Bladder Issues

Bladder problems are sure to be distressing and often embarrassing for the adult man and woman. An infection of the bladder and urinary tract often leads to discomfort and the need for frequent, painful urination. In men, enlargement of the prostate can also cause frequent urination, with difficulty in starting, and leakage. In women, escape of urine (incontinence) is a common urinary problem, which possesses a variety of causes.

Frequent symptoms of a urinary problem include:

  • Burning with urination: The most common symptom of a urinary tract infection
  • Frequent urge to urinate without the ability to pass a desired amount of urine (frequency)
  • Urgent need to urinate (urgency)
  • Feeling of incompletely emptying of your bladder
  • Blood in the urine (hematuria): Your urine may look red, brown, or pink. Blood in the urine may occur after exercise, such as running or bicycling.
  • Leaking urine (incontinence)

Urinary Tract Infections

Urinary Tract Infections usually occur when bacteria enter the urinary tract through the urethra and multiply in the bladder. Infection-fighting assets are found in the urinary system and help inhibit the growth of bacteria. Unfortunately, certain factors boost the chances that bacteria will enter the urinary tract and develop into an infection.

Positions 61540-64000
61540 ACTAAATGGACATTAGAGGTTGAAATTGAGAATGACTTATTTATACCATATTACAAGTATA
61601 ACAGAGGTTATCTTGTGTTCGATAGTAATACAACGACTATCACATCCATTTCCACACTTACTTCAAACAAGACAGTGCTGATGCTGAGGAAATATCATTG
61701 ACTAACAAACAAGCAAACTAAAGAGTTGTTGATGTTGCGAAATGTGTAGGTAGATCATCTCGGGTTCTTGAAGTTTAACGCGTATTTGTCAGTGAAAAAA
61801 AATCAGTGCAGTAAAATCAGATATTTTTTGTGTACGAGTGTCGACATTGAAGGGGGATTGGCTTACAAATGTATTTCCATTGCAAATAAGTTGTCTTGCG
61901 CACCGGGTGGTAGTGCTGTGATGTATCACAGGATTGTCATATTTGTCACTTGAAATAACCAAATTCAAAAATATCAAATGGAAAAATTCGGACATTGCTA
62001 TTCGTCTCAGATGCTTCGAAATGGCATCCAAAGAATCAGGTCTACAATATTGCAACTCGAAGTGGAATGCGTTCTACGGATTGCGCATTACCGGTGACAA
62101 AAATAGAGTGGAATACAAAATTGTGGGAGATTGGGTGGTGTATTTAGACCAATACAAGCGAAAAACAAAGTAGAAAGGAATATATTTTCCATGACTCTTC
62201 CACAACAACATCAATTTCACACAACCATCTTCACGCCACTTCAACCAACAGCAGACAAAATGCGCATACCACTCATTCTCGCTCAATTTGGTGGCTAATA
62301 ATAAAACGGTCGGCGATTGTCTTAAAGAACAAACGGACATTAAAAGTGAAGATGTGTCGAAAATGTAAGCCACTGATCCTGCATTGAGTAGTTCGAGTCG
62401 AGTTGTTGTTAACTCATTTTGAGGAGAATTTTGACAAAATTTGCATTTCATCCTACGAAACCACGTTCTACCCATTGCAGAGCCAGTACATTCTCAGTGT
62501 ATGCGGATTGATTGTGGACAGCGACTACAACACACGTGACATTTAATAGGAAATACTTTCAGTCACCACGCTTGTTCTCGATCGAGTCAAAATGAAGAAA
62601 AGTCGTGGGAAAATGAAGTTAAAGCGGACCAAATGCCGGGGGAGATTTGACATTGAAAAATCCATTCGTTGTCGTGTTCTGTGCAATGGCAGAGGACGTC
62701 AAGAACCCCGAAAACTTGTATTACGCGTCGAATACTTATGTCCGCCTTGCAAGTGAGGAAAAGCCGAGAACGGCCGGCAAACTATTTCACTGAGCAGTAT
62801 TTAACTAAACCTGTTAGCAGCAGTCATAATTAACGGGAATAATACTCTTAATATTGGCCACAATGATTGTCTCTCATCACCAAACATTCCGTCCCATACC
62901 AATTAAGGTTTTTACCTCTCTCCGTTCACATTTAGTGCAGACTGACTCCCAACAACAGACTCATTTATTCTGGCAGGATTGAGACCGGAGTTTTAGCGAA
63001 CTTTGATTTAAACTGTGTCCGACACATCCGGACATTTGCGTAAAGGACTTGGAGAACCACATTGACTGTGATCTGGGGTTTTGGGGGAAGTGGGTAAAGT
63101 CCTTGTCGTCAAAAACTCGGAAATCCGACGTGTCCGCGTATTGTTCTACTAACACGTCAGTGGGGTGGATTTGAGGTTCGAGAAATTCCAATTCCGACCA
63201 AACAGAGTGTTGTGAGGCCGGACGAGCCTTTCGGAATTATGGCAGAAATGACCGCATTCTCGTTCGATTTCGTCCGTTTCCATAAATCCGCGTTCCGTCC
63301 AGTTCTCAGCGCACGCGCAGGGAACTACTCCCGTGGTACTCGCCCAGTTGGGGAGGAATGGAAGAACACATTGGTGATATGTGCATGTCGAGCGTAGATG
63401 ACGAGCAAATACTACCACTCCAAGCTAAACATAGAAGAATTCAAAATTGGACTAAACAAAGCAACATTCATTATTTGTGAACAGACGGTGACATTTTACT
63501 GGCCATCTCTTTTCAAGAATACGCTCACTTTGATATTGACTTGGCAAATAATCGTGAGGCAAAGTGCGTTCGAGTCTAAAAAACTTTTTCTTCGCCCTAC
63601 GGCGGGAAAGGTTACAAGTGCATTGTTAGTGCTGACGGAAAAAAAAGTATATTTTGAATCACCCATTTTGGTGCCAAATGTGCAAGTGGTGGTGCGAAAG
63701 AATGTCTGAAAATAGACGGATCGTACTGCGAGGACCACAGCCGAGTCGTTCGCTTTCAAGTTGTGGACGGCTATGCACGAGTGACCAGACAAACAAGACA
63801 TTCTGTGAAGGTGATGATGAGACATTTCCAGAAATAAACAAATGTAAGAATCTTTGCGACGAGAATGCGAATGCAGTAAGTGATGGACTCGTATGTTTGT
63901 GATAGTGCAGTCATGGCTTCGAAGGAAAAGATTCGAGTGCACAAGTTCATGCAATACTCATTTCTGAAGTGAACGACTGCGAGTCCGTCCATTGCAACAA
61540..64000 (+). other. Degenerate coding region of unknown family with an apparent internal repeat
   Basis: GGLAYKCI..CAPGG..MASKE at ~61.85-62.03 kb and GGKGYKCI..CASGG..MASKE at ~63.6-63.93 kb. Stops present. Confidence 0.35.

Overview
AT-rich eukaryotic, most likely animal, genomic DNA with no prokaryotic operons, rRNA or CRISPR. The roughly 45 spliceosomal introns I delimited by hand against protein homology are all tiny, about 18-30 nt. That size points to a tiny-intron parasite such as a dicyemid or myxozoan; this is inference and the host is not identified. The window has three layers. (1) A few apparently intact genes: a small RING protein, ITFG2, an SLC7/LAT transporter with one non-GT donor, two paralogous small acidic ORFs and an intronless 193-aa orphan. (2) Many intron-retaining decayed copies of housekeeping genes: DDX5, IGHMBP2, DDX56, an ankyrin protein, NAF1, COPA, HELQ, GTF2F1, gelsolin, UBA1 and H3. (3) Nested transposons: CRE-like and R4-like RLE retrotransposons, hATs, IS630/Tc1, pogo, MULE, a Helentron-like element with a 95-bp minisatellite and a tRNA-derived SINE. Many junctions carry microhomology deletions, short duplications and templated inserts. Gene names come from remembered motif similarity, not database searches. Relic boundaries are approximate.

Sexual intercourse may lead to UTI’s in women. And due to the fact that the anus is so close to the female urethra, even women who aren’t sexually active may contract lower urinary tract infections. Most cases of cystitis are caused by E. coli, a type of bacteria usually found in the gastrointestinal tract. When men suffer from a UTI it is typically acquired from sexual contact. Some sexually transmitted diseases, like herpes or chlamydia, also are possible causes.


This urinary problem can be a characteristic sign of a urinary tract infection. Because irritation and swelling reduces the bladder’s ability to hold urine, even small amounts of urine cause discomfort. Pregnancy, diabetes and prostate problems are other common causes of frequency.
Other possible causes include:

  • Interstitial cystitis, described as a constant irritation of the bladder that is more common in women than men and typically hard to diagnose and treat.
  • Diuretics and many other medications
  • Radiation therapy
  • Dysfunction of the bladder
  • Bladder cancer


This condition can occur due to a variety of different causes. There are certain to be other possible sources of urinary urgency, so talk with your doctor about symptoms you experience.
Possible causes of urgency include:

  • Alcohol, caffeine and artificial sweeteners
  • Bladder conditions and stones
  • Bladder irritation
  • Interstitial cystitis
  • Urge incontinence
  • Urinary tract infection
  • Blocked urine flow
  • Urinary Retention
  • Hematuria
  • Urinary Incontinence

Urinary Retention

This problem may happen unexpectedly (acute), causing discomfort or pain, or may take place long term (chronic). As with most urinary problems there are many possible causes, including: